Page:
The nanodiamonds are basically byproducts of diamond mining, and their shape is very similar to a very small soccer ball.
In a joint effort to make a breakthrough in dentistry, scientists from the UCLA School of Dentistry, collaborators from the NanoCarbon Research Institute from Japan and scientists from the UCLA Bioengineering department have come up with a solution to use these diamond mining byproducts in implant dentistry.
According to the researchers, the nanodiamonds could be used to improve the growth of the jaw bone for dental implant surgery, and to make bone less brittle.
Patients struggling with osteonecrosis have to put up with a very harsh disease where their jaw bones are breaking down very easily due to a decreased blood flow.
Osteonecrosis is such a condition which hinders the patient from being able to chew food normally or to speak correctly.
Even joint movement can be hindered by osteonecrosis, but in the implant dentistry treatment a very important prerequisite is that the dental implant patient has enough, healthy jaw bone density, otherwise the dental implant will become loose and ultimately fall out.
For both functional and aesthetic reasons, enough jaw bone is extremely important when it comes to going through dental implant therapy. For patients with lack of jaw bone density, a bone repair therapy is performed.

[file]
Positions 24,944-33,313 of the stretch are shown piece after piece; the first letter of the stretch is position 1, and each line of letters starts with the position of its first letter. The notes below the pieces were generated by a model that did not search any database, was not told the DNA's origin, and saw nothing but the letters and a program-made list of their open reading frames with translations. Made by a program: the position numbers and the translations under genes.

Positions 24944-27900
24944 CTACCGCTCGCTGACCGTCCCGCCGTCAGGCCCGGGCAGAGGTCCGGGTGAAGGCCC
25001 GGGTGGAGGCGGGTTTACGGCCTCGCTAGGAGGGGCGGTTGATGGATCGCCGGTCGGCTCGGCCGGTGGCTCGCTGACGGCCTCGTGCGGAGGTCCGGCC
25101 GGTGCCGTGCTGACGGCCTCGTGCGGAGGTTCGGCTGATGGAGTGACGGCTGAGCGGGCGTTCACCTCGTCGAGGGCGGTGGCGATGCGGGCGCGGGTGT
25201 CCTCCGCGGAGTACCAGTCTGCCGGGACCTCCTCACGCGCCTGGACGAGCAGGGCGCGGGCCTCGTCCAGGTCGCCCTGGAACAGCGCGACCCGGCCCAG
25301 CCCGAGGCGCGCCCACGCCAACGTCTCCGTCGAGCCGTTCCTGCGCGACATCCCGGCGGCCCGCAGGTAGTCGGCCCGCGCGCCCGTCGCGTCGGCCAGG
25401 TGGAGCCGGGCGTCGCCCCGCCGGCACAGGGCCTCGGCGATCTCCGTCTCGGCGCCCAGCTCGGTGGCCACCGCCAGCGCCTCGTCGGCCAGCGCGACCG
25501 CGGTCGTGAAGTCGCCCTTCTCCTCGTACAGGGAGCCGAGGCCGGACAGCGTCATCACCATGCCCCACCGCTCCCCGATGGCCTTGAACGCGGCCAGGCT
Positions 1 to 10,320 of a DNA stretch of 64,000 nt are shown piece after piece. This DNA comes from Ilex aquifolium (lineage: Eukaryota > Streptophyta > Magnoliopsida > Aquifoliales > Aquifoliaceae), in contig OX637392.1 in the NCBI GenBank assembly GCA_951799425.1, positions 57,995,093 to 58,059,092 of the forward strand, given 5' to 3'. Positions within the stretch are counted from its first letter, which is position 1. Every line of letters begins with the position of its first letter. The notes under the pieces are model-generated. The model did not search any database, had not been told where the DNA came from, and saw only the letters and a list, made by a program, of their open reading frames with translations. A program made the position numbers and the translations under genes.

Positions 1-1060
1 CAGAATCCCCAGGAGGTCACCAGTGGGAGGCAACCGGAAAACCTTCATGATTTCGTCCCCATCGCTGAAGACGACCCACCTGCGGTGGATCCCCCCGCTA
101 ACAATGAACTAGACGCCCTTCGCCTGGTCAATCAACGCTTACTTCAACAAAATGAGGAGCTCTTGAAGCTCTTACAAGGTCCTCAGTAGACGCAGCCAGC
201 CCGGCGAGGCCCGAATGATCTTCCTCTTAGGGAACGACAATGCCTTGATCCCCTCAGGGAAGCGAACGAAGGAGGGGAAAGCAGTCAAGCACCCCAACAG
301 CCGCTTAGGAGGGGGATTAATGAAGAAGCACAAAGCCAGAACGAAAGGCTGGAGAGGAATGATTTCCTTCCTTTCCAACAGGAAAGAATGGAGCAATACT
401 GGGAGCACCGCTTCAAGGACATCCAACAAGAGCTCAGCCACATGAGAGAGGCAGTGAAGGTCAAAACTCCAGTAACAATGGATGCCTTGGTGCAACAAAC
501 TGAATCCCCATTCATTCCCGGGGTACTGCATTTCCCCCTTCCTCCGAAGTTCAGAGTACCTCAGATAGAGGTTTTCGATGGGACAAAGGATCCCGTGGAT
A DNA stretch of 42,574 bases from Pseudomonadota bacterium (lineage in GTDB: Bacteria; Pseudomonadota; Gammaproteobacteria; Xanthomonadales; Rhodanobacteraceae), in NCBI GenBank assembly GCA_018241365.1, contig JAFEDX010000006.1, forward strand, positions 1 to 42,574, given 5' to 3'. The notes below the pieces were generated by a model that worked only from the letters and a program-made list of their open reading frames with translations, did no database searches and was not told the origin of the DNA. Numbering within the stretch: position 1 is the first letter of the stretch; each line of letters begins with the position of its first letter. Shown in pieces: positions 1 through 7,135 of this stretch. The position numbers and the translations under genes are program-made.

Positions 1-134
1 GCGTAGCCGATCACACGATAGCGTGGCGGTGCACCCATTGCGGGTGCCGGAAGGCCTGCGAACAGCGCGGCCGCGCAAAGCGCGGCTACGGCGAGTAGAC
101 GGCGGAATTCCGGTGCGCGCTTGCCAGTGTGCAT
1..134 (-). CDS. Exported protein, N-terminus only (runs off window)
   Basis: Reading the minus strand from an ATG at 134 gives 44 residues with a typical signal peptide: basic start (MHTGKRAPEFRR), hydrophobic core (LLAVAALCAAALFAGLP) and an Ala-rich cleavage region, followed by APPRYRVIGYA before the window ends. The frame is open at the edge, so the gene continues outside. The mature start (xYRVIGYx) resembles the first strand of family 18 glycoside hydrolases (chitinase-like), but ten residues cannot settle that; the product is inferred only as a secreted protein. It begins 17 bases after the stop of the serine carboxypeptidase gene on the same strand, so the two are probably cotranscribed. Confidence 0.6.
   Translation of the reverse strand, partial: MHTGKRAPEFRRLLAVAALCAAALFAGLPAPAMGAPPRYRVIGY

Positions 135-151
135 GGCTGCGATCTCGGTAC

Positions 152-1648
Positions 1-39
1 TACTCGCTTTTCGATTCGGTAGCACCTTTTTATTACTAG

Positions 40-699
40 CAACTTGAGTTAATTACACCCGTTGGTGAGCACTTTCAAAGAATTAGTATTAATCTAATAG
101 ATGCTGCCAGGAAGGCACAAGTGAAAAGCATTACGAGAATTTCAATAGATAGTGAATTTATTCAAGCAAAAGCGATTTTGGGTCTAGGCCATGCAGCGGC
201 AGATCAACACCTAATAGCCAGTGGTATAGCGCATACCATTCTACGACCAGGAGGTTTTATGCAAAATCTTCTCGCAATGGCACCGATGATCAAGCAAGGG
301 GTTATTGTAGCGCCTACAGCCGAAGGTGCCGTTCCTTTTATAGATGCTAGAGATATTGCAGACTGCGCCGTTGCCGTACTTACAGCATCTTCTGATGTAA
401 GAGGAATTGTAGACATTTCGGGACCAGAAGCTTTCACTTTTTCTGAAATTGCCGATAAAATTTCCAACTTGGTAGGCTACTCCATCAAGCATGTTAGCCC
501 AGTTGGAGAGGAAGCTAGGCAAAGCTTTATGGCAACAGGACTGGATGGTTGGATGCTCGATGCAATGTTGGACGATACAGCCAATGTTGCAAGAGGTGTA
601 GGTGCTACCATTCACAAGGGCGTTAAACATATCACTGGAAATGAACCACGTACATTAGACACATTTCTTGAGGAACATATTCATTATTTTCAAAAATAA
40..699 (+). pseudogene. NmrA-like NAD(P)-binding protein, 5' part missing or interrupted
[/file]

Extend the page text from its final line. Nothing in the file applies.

This is when the dentist will introduce a special sponge through quite invasive oral surgery. Now through that sponge the bone growth proteins will be administered (especially bone morphogenic protein). The nanodiamonds allow for a non-invasive administration of these proteins, through special oral rinses or injections.
The researchers discovered that delivering these proteins with the help of nanodiamonds could be much more effective than the traditional method for dental implants.
The nanodiamonds are microscopic particles which are not visible to the human eye, but they can bind extremely quickly to the fibroblast growth factor and to the bone morphogenic protein.
Thus, the bone growth proteins can be administered extremely quickly and efficiently too. The nanodiamonds have got a unique shape and surface texture which allows for these proteins to be administered in a much slower way.
This also means that the problematic surface within the mouth can be exposed to longer dental implant treatment times successfully.
There have been several studies run in order to test the safety of these nanodiamond particles. It has been found that they are very well tolerated, which means that nanodiamonds could have a bright future in the field of dentistry in general, and dental and jaw bone repairs in particular.
Many experts foresee that nanodiamonds will have much broader applications in the field of surgery, such as being used in dental implant surgeries, orthopedic surgeries, maxillofacial treatments/surgeries and in regenerative medicine in general.